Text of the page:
R e s e a r c h
A General Legal Framework for
Contracts for the Supply of Digital Content or Data
FWO Research Foundation Flanders — Universiteit Gent
Project running from 1 October 2019 to 30 September 2022
We encounter increasingly more economic transactions involving data (aka digital content): corporations purchase raw data, SMEs subscribe to cloud services, consumers stream/download content. Nonetheless, there is no express legislation on these ‘data contracts’. Because of this, the current law on data contracts lags behind compared with other frequently-used contracts. This leads to eroded contractual freedom, inefficiency, uncertainty, fragmentation of laws as well as privatised law-making and enforcement. Due to the rise of artificial intelligence and smart contracting, these trends are likely to persist. On top of that, the transposition of new EU consumer protection legislation will lead national legal orders to promulgate lex specialis rules without even providing lex generalis rules! Hence, we are in need of a general framework that spells out default rules for data contracts on the one side, and targeted, policy-effective mandatory rules on the other.
Calls for a better digital contracting balance are being issued by important actors in multiple fields of law. They pop up in topical debates on copyright and on consumer law as well as on potential data economy regulation. In spite of this, competent lawmakers like the EU are reluctant to take action. This projects aims at assessing the feasibility to enact EU legislation that provides a general framework that governs all types of contracts for the supply of data, whether IP-protected or not, and, if so, to reveal what it should look like.
Exhaustion of copyright in a digital environment
An analysis of the disposition capabilities of the first purchaser of a copyright protected digital work,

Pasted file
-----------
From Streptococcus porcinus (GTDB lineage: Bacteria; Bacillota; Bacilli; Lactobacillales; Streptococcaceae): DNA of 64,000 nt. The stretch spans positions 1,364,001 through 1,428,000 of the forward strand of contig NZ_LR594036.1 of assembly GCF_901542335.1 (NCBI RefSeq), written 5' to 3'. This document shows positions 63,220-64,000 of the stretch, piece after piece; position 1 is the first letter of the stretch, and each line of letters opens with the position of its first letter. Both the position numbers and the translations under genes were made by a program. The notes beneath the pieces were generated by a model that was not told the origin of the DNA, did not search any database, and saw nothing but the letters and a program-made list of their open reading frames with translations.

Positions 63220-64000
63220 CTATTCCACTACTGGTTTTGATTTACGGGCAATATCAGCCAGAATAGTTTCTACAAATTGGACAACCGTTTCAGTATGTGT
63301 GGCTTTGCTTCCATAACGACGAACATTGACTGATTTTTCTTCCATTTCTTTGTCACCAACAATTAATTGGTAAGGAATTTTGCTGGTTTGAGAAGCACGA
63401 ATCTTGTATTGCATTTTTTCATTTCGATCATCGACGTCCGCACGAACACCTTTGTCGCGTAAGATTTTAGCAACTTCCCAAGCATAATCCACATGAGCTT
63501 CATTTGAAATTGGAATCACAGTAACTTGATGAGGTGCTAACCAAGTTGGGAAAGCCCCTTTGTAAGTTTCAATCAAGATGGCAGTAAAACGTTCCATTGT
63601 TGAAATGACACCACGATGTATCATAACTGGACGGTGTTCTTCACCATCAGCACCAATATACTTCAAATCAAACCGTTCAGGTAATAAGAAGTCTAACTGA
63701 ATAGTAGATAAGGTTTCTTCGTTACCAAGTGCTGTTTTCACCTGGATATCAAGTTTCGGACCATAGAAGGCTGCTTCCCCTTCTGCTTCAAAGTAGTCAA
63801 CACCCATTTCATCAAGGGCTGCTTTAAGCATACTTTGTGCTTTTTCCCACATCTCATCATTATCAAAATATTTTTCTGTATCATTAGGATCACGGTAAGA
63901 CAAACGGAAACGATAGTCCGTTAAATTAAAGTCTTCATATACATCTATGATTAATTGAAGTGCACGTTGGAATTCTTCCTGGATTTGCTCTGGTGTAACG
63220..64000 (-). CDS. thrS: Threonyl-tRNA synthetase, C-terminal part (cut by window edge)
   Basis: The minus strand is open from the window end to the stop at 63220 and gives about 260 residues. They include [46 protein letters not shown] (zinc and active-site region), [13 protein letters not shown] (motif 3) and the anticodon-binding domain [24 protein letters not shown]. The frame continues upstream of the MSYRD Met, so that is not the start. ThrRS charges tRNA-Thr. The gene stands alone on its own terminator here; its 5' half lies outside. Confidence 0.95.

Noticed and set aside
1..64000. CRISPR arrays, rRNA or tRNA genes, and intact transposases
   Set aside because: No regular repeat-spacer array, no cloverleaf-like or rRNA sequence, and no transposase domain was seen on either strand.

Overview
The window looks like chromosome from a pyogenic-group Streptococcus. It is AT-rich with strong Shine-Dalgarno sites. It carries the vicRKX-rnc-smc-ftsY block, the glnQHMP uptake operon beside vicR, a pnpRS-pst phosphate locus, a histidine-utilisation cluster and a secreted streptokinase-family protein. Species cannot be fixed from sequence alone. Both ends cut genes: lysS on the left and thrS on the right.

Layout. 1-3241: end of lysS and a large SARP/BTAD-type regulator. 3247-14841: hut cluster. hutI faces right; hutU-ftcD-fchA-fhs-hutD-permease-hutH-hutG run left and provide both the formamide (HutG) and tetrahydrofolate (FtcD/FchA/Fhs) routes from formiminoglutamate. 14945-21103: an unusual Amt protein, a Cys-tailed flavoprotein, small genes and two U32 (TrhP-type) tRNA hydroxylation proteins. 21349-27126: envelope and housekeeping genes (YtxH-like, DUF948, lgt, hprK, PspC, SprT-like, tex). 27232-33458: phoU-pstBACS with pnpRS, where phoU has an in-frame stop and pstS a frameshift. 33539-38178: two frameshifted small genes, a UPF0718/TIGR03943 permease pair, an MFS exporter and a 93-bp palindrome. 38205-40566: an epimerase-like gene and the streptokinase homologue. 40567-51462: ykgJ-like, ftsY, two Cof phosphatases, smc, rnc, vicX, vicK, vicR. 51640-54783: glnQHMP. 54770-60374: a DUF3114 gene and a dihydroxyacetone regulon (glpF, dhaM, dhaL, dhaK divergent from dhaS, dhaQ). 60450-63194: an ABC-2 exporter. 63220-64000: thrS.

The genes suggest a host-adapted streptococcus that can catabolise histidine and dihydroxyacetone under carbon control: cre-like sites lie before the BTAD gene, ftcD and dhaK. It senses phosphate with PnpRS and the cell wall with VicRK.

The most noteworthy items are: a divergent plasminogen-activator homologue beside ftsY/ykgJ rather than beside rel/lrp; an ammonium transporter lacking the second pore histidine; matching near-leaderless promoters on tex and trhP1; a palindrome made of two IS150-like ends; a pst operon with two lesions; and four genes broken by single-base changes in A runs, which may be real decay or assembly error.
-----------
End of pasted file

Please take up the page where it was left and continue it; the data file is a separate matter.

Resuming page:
particularly from the consumer’s perspective
Special Research Fund (BOF) — Ghent University
Under supervision of prof. dr. R. Steennot (Ghent University – promoter),
prof. dr. H. Vanhees (Ghent University – additional supervisor) and prof. dr. M.C. Janssens (KU Leuven)
Research concluded on 31 March 2019
Thesis succesfully defended on 28 May 2019
Commercial edition (by Intersentia) expected Fall 2019
Only authors have the right to distribute their work or copies of it. However, after the first transfer of ownership, this right to control that copy's further distribution is said to be exhausted. Regarding material copies, most issues are cleared. Yet, how does exhaustion apply to digital copies? Can buyers freely dispose of their on-line purchased eBooks and MP3 files, like they can dispose of real books and CD's?
In layman's terms
The digital world gives rise to lots of challenges regarding copyright law. Many legal issues remain unsolved. Of particular interest notably are the questions on the exhaustion of the author's exclusive rights.
In a nutshell, the main issue can be summarised thus. In principle only the author of a work has the right to distribute his work or a copy to the public. Only (s)he can for instance market a CD with a song or a book copy. However, after the first lawful transfer of ownership in the European Union, the author's distribution right is exhausted: (s)he can no longer control the further distribution of that copy within the EU. The first purchaser (buyer) and all next purchasers can thus either export that good to other EU member states or resell them to professionals or consumers.
As to material copies (or hard copies) like books or CDs, most exhaustion issues are cleared. The current research however intends to analyse whether such an exhaustion principle also plainly applies to digital copies that were purchased on line. Can buyers freely dispose of legally obtained eBooks, MP3 and movie files as well as cloud access accounts in the same way as they can dispose of a real, material book, CD or DVD?
Despite its major importance to consumers as well as enterprises, no clear answers on this digital exhaustion and the consequences of its (non)existence are available. Consumers are largely protected by the law; however, when it comes to copyright, it seems like authors' interests always prevail. Is this justified? How can both interests be better balanced?